Social Security is an essential source of income for millions of seniors. Now that we are in the last quarter of 2022, many people are eager to learn more about changes to the program that may be in store for 2023.
We’ll have to wait until October 13 to get some specific updates. But here are three pieces of positive news that we can point to already.
1. Next year’s increase should be huge
We won’t know what the 2023 cost of living adjustment (COLA) will look like until mid-October, as it relies on having a complete set of inflation data for the third quarter. But based on what we know so far, it’s fair to say that next year’s COLA will be the largest in decades.
In early 2022, benefits rose by 5.9% as a result of a rise in inflation. But this year’s inflation is much higher than last year’s – hence the much larger COLA.
Earlier in the year, some experts predicted an 11% increase in Social Security for seniors by 2023. That’s unlikely to happen. But is an increase close to 9% possible? Absolute.
2. Medicare Part B Premiums Won’t Eat Next Year’s COLA
Last year’s positive news of a 5.9% COLA was offset by the announcement that the standard Medicare Part B premium would increase from $148.50 in 2021 to $170.10 in 2022. Seniors participating in both programs have their Medicare Part B premiums deducted from their Social Security direct benefits.
But this year, seniors don’t have to worry about a repeat scenario. Medicare recently announced that the standard Part B premium will actually be lower in 2023 than in 2022 – $164.90. As such, it looks like seniors with Social Security will actually be allowed to keep their COLAs, rather than lose some of them to Medicare Part B costs.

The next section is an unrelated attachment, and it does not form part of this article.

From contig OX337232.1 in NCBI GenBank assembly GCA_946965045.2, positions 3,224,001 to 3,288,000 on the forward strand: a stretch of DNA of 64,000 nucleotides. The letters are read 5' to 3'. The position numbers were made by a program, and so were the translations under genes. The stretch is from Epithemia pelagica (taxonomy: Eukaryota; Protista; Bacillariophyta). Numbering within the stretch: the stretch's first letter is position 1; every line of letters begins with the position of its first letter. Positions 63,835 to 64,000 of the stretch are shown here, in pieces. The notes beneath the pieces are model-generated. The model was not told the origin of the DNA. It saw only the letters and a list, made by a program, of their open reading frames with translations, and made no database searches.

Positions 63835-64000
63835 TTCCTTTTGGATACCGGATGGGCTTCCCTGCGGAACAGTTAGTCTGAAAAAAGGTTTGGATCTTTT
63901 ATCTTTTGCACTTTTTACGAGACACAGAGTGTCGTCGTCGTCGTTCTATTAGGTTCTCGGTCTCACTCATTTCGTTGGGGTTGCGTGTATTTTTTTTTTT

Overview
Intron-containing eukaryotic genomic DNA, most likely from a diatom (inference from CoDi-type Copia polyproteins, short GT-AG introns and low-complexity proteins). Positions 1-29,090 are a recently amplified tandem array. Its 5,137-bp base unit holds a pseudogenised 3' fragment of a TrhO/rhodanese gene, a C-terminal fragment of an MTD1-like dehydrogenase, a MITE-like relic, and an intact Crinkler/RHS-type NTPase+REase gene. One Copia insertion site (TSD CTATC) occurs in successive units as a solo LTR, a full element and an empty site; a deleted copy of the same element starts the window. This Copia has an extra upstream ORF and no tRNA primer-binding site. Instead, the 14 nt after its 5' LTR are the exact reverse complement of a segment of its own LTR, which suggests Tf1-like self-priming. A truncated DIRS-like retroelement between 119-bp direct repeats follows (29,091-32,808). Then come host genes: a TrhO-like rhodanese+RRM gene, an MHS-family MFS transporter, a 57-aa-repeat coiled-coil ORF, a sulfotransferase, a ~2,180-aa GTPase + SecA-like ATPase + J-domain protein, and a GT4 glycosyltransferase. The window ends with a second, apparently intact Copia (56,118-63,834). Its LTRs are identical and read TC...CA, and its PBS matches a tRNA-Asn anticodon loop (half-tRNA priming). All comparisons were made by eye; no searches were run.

3. The income test limit should increase
Social Security seniors can work and receive benefits at the same time. But they can also run into trouble once their income exceeds a certain threshold, because at that point there is the potential for some of their Social Security income to be withheld.
To be clear, this only applies to seniors who receive benefits and have not yet reached full retirement age. Once you reach full retirement age, income has no effect on benefits.
The cap on the income test, which determines how much seniors can earn before withholding benefits come into play, tends to increase from year to year to account for factors such as inflation and wage growth. Next year, seniors should have more leeway to earn money before their benefits are affected.
It’s good news everywhere
Many Social Security recipients have had a rough time this year in the wake of inflation, so the combination of a giant COLA without a Medicare Part B hike is certainly welcome news. While a higher income test limit may not affect as many seniors, it’s a good thing that it should be possible to earn more money without worrying at a time when the cost of living is skyrocketing.